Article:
Amazon and Apple will now allow third-party audiobook sales in EU

20 Jan 20175 Shares

Share on FacebookTweet about this on TwitterShare on LinkedInShare on Google+Pin on PinterestShare on RedditEmail this to someone

Headphones on books. Image: alexkich/Shutterstock

Share on FacebookTweet about this on TwitterShare on LinkedInShare on Google+Pin on PinterestShare on RedditEmail this to someone

In one of the few concessions from major tech companies to the EU, both Amazon and Apple have agreed to end its exclusivity obligations in the supply and selling of audiobooks through Audible.

Amazon and Apple – and many of the other major US tech companies – have found themselves in front of the European Commission (EC) a number of times over the past few years regarding accusations of unfairly dominated various markets.

One area in particular that caught the attention of the EC was the deal between Apple and Amazon that meant the pair ran the two largest distributors of audiobooks in the world, with no room for any smaller third-party operations to compete.

According to Reuters, even prior to Amazon’s purchase of Audible in 2008, Apple had agreed to exclusivity obligations with Audible, whereby it could only source audiobooks from the company and was banned from supplying to other platforms.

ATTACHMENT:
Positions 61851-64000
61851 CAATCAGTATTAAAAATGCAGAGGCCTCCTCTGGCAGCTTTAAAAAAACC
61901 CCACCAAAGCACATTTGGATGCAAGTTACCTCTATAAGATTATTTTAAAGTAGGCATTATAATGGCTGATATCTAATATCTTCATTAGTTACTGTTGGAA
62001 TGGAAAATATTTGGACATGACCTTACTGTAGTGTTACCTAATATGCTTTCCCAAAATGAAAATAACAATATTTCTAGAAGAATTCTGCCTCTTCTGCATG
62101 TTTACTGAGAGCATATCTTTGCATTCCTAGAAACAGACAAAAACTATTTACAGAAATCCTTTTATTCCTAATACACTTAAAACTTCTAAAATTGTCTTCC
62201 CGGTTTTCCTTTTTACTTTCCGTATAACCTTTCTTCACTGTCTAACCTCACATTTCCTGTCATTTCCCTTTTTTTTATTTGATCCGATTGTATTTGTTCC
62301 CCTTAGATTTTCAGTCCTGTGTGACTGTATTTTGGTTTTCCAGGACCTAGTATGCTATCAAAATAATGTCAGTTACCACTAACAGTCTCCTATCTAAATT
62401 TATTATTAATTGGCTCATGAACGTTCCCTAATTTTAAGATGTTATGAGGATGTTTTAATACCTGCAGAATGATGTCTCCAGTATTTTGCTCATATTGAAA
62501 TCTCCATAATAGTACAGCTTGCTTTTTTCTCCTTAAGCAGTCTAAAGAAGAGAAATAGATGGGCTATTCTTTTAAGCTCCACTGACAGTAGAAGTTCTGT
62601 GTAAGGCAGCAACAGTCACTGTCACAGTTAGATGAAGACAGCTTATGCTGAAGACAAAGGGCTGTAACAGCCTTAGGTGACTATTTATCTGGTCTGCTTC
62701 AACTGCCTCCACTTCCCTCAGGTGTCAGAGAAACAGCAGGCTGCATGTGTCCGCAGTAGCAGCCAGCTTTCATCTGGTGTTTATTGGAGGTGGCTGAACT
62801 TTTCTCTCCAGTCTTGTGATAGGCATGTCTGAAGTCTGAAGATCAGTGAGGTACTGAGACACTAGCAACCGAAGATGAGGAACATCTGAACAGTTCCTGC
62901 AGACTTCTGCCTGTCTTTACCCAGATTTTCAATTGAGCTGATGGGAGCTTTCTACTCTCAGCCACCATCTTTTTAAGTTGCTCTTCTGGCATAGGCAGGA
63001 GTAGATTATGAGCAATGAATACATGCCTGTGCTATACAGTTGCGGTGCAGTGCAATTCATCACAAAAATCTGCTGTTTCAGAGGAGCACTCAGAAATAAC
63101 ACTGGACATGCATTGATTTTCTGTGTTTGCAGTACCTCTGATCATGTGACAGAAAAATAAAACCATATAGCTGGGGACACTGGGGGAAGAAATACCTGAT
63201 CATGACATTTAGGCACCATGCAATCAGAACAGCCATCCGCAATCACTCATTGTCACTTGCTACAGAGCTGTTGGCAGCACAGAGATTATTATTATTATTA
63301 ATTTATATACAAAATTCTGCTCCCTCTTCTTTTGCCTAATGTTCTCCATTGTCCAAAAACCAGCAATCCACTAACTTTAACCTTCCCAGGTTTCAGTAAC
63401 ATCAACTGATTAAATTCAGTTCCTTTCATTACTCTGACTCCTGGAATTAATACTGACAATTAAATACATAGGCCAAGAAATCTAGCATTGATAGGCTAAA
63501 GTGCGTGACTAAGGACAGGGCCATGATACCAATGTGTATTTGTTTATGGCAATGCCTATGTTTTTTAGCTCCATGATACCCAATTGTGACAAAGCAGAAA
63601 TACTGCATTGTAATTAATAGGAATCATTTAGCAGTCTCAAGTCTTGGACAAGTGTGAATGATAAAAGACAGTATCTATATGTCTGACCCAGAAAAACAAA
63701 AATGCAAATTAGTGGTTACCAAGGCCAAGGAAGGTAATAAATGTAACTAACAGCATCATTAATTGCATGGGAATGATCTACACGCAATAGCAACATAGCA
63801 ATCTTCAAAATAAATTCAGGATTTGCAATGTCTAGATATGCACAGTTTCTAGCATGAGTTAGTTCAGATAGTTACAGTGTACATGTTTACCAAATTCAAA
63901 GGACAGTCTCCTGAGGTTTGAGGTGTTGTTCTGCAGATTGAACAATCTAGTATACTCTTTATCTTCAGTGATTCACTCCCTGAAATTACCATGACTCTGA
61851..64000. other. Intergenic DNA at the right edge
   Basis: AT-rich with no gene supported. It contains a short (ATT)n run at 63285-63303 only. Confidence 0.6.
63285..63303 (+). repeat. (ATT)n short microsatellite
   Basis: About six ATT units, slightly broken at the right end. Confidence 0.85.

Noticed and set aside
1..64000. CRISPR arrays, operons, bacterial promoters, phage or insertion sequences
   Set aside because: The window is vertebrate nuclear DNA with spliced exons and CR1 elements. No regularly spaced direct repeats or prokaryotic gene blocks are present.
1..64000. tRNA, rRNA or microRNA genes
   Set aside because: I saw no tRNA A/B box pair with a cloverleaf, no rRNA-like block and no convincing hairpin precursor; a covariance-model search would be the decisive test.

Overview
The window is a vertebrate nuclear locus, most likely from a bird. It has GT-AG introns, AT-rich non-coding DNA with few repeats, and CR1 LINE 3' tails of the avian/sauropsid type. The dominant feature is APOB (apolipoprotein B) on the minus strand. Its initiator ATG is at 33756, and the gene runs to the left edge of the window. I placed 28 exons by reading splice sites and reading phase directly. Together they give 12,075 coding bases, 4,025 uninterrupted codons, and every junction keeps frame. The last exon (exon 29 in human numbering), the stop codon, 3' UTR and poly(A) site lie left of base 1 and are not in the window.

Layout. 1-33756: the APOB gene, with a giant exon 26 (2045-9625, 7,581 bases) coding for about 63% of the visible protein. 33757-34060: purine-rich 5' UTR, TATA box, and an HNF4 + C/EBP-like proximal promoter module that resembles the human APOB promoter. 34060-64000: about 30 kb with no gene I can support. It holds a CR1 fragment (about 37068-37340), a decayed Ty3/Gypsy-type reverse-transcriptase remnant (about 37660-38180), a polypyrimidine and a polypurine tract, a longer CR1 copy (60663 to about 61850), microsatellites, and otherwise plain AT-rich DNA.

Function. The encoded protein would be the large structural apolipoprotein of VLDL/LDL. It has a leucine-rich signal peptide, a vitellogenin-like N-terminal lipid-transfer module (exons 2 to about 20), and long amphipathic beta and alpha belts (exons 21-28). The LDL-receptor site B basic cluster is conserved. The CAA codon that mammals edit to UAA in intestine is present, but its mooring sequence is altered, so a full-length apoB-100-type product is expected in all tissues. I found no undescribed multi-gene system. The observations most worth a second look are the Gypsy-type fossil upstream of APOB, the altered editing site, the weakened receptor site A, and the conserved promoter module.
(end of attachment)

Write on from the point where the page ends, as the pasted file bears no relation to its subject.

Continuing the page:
Now in a landmark ruling, the pair announced that this agreement has been annulled and the sale of audiobooks will be opened up to third-party sellers within the EU.

The decision was agreed earlier this month following talks between the EC and the German Federal Cartel Office, largely due to the country’s publishers being the ones to bring the case to the EC.

Held 90pc of the German audiobook market

In a statement, the EC said: “The EC welcomes an agreement to end all exclusivity obligations concerning audiobook supply and distribution between Amazon’s subsidiary Audible and Apple.

“This step is likely to improve competition in downloadable audiobook distribution in Europe.”

Similarly, the German cartel office’s president Andreas Mundt said that with the deletion of the exclusivity agreement, Apple “will enable a wider range of offers and lower prices for consumers”.

The case against Apple and Amazon began in November of 2015 following a complaint from the German Publishers and Booksellers Association, which said more than 90pc of audiobook downloads in Germany came from either Audible or iTunes.

With such a high percentage of the market, the group said, it amounted to an abuse of power by Amazon and Apple.

66

DAYS

4

HOURS

26

MINUTES

Get your early bird tickets now!

Colm Gorey is a journalist with Siliconrepublic.com

editorial@siliconrepublic.com